Is Florida’s Growing Season on the Rocks?

 

Produce Season in Florida

Produce season is certainly a profitable time for a lot of states, Florida in particular. With 9.4 million acres spread across 47,300 farms as of 2015, when it comes to produce, Florida is one of the biggest growers of fruit and vegetables in the United States. In addition to sheer volume of oranges and fresh tomatoes that Florida grows annually, there are a number of other crops being produced including grapefruit and sugar cane, both of which account for more than half of the total U.S. value.

When it comes to produce, Florida is one of the biggest growers of fruit and vegetables in the United States.

While most of the crops grown in Florida are exported to the U.S. East coast, some of the biggest competition for the Sunshine state doesn’t come from the U.S but Mexico. What Florida exports to the East Coast, Mexico predominantly covers for the West Coast and then some. However, with President Trumps hard line stance against Mexico, how will this affect trade between the two?

What Florida exports to the East Coast, Mexico predominantly covers for the West Coast and then some.

Florida Agriculture Wants its Voice to be Heard

According to the Florida Department of Agriculture and Consumer Services, the specialty crop industry has been working with them to come up with ideas to dilute the “Mexican Dumping” of produce.

Florida agricultural representatives were visiting lawmakers offices throughout the month of February

So How will Trump Help?

Part of the rallying cry for Trump’s campaign was to bring back manufacturing jobs to the United States. Part of the plan to do so was to impose a 20% trade tariff on goods and produce coming in from Mexico. While it sounds like an intimidating move, it’s more or less just posturing at this point as Trump doesn’t have the authority to make such a change to an already existing trade agreement, only Congress can do that.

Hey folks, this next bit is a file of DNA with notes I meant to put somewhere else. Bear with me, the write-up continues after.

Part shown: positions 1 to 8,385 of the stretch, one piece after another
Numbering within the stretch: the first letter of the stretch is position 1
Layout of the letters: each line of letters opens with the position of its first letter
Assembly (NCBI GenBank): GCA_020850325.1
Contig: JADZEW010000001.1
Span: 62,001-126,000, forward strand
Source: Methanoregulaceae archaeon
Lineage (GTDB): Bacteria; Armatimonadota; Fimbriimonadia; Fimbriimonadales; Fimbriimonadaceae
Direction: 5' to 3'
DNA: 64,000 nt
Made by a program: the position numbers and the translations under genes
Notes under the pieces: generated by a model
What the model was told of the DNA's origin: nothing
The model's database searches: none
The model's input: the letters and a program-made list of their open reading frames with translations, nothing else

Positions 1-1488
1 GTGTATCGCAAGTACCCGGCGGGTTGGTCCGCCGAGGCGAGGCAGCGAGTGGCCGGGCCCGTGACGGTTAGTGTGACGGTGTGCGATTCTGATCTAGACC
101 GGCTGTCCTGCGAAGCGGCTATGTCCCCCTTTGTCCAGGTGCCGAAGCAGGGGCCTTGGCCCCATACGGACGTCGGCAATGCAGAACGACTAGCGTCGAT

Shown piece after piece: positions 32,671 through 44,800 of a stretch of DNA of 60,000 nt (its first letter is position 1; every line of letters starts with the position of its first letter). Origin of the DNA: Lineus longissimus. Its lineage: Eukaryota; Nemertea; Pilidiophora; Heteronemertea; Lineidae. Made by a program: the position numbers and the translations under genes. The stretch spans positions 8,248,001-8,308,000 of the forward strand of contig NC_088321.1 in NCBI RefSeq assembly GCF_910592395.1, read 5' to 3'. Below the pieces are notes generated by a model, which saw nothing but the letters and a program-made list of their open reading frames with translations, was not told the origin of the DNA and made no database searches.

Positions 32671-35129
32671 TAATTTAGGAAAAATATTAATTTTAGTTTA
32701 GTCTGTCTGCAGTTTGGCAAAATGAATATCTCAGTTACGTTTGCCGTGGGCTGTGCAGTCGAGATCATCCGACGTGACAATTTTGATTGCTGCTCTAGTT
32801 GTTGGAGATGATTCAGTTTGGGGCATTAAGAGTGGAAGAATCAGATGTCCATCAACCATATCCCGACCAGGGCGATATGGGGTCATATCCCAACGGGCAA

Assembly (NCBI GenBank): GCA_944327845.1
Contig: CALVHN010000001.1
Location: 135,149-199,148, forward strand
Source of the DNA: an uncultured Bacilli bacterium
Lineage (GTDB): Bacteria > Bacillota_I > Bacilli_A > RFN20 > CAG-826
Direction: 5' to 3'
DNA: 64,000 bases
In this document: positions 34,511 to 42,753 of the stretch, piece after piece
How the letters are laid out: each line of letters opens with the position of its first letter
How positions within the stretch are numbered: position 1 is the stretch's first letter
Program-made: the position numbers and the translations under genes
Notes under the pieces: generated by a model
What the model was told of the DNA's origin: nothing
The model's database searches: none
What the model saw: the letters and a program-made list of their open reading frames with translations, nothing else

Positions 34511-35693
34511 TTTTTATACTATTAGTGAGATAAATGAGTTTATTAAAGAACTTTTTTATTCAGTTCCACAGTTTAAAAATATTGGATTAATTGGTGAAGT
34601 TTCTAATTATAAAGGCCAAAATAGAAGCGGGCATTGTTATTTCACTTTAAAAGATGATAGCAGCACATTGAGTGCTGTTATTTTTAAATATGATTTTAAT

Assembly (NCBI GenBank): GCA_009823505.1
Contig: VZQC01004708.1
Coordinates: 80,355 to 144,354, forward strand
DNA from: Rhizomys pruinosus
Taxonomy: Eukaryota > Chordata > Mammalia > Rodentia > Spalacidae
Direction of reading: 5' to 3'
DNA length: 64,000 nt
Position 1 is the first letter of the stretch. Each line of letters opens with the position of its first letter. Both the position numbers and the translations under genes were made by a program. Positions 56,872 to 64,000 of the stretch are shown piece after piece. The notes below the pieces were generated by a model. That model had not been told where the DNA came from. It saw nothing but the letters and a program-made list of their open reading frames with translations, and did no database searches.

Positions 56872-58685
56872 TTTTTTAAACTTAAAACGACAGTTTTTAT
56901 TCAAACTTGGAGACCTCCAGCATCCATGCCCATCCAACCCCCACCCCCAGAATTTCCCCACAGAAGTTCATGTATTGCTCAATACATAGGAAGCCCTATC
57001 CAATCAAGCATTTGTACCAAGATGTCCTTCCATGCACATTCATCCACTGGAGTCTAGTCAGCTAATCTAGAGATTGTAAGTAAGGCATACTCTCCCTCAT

Part of the rallying cry for Trump’s campaign was to bring back manufacturing jobs to the United States.

However, assuming that Trump somehow managed to wiggle around that, it’s highly unlikely that the additional cost wouldn’t simply be passed onto the U.S. consumer instead. So, while it might seem like Mexico would be paying for the border wall, it would really come down to the U.S. consumer in the end.

Florida Vs. NAFTA

While the President can’t directly affect a preexisting trade agreement, it’s certainly no secret that NAFTA hasn’t done Florida growers any favors. Given the lower cost of production and access to a longer growing season, Mexico can “dump” produce into the U.S, over stocking the market and driving down Florida’s profitability.

It’s certainly no secret that NAFTA hasn’t done Florida growers any favors

“In the years immediately after NAFTA’s passage, U.S. trade officials failed to fulfill promises and commitments that were made to secure Florida’s support for the trade pact. Safeguards and remedies that were supposed to protect Florida’s specialty crop industry clearly did not work,” according to an article from Growing Produce. “That’s why the grower community is hopeful over President Trump’s announced intention to renegotiate the North American Free Trade Agreement (NAFTA). They see it as an opportunity to right the wrong dealt to the industry when the treaty was negotiated in the early 1990s. The ordeal of Florida farmers since the pact was signed illustrates how poorly crafted trade agreements can hurt an industry.”

U.S. trade officials failed to fulfill promises and commitments that were made to secure Florida’s support for the trade pact.

 

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